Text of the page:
2020 and 2021 have been the years holding every element to be remembered for years, with future human generations equating these to the ilks of 1940s, 1970s or the 1990s.
Pandemic waves, related insecurities, persistent lockdowns and unceasing loss of Human lives in addition to the waning certainty of one’s own life in bleak picture of planet’s approaching annihilation, has resulted in extreme urge to live, like there is no tomorrow.
And hence the need to travel and see the World, has come afront. The best way to learn life and all its aspects is to travel and recreate. And yes, there is a way for Sustainable travelling.
Responsible or Sustainable tourism is an attempt to minimize negative socio-economic and environmental impacts on communities in direct contact with nature.
Not only this but economic benefits and well-being for local people becomes a priority. Tourists, in turn, get more enjoyable experiences of the place and meaningful connections with local population those last forever.
A greater understanding of local culture, social and environmental issues relevant to the land encourages greater respect between tourists and hosts.
“Achieving sustainable tourism is a continuous process and it requires constant monitoring of impacts, introducing the necessary preventive and/or corrective measures whenever necessary”, according to UNWTO (World Tourism Organization).
Why should we think about sustainable tourism too?
Over the years, reckless and profit-centered tourism has destroyed various intricate belongings of local lives and Nature.
Overseeing the negative impact on Nature for years, people are now heavily concerned about how their traveling practices might actually indirectly contribute to the degradation and demise of the planet in the long run.
A Sustainable Travel Trends Survey conducted by digital platform Agoda, shared its findings to mark the World Environment Day.
It involved answers from nearly 18,327 travelers worldwide and 1,020 alone from India.
“Research in the UK has also shown that the number of people who say a company’s sustainability credentials matter has doubled in the last four years, too. So rather than putting people off, offering sustainable options and educating travelers on the sustainability of their vacations could well bring you new business instead.”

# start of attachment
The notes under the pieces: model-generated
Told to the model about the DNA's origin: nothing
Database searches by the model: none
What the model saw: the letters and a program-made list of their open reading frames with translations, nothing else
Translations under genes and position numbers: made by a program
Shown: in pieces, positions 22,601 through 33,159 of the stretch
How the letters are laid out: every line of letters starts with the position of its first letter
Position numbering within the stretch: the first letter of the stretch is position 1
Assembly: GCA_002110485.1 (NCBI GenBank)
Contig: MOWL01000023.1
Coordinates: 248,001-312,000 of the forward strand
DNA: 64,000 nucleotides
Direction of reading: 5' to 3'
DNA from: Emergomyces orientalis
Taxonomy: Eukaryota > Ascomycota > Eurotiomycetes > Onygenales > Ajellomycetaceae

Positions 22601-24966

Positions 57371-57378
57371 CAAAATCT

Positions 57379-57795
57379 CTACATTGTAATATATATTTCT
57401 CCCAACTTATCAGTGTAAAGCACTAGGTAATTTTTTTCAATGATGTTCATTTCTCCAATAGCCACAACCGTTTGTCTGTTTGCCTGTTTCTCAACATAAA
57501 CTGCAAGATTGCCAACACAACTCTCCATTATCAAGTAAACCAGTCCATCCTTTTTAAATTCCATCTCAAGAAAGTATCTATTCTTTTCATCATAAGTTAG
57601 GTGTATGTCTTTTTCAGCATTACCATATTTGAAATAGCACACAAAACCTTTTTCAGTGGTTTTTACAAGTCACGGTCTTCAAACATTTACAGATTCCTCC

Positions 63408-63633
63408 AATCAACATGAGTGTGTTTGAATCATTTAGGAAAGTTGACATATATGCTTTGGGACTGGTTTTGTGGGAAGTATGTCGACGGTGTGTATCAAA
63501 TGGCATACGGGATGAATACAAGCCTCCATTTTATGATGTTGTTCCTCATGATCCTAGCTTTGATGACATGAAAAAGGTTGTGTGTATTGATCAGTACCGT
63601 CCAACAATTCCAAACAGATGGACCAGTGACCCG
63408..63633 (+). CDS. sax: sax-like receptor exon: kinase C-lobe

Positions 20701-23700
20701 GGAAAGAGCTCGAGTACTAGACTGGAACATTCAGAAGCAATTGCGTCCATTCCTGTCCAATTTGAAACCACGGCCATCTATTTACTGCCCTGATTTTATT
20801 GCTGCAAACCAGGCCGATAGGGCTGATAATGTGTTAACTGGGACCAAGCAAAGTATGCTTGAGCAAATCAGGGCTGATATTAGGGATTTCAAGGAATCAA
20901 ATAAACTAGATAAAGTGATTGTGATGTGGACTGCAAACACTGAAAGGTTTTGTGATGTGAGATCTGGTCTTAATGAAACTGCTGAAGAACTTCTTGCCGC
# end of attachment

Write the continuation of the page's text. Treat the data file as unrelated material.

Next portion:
What do the findings tell?
The survey has come to reveal the topmost concern of Indian travelers that is the unchecked pollution of beaches and waterways as well as over-tourism.
The mass use of single-use plastic to be ultimately dumped in serene, untouched places and the energy inefficiencies due to burgeoning tourists in seasons are other worries ruling minds.
Accordingly, the preference is now being able to easily identify sustainable eco-friendly options for traveling as a measure to make one’s trip more sustainable, to be accomplished by limited use of single-use plastic.
Participants of the survey believe that a provision for financial incentives need to exist for those accommodation providers taking measures to maximize energy efficiencies.
In addition to these, a need for demarcating more protected areas have been felt, consequently limiting the number of tourists to such fragile places of Nature’s duress and removal of use-and-throw bathroom amenities is required for sustainable travel.
CEO of the survey firm explains: “We can see from the survey that the messages of taking simple steps such as switching off lights and air conditioning when leaving the room or reducing waste by minimizing use of single-use plastics are being embraced by the public across the globe.”
Indian travelers and their sustainable preferences:
Indians could associate the most with sustainability, the pre-requisites topping Indian list were renewable resources (36 per cent), natural cleaning products (32 per cent), and eco-friendly design or furniture (31 per cent).
Responsibility for Damage: Public Opinion
According to the survey, people across the world consider the respective governments to be most responsible for sustainable travel, 24% Indians consent to this case.
22% survey participants have cited tourism authorities as responsible for damage, while 20% stated themselves to be responsible for ensuring sustainable travel.
Well, the truth is, everyone has his own share of responsibility to this conundrum.
Governments need to put in place certain rules to ensure sustainability. The tourism authorities need to ensure the approved sustainability practices to be followed and no escape from rules and regulations.
Travelers and the practice of Sustainability:
The CEO further clarifies: “One of the ways to counter concerns about over-tourism is to consider travelling to off-the-beaten track destinations. This past year, on our platform, we saw a shift in travel patterns, as people, limited to domestic travel, explore lesser-known areas.”
Tourists can, apart from just managing waste, avoiding single-use products and running after eco-friendly accommodations, choose to calculate and manage their own carbon footprints by travelling sustainably.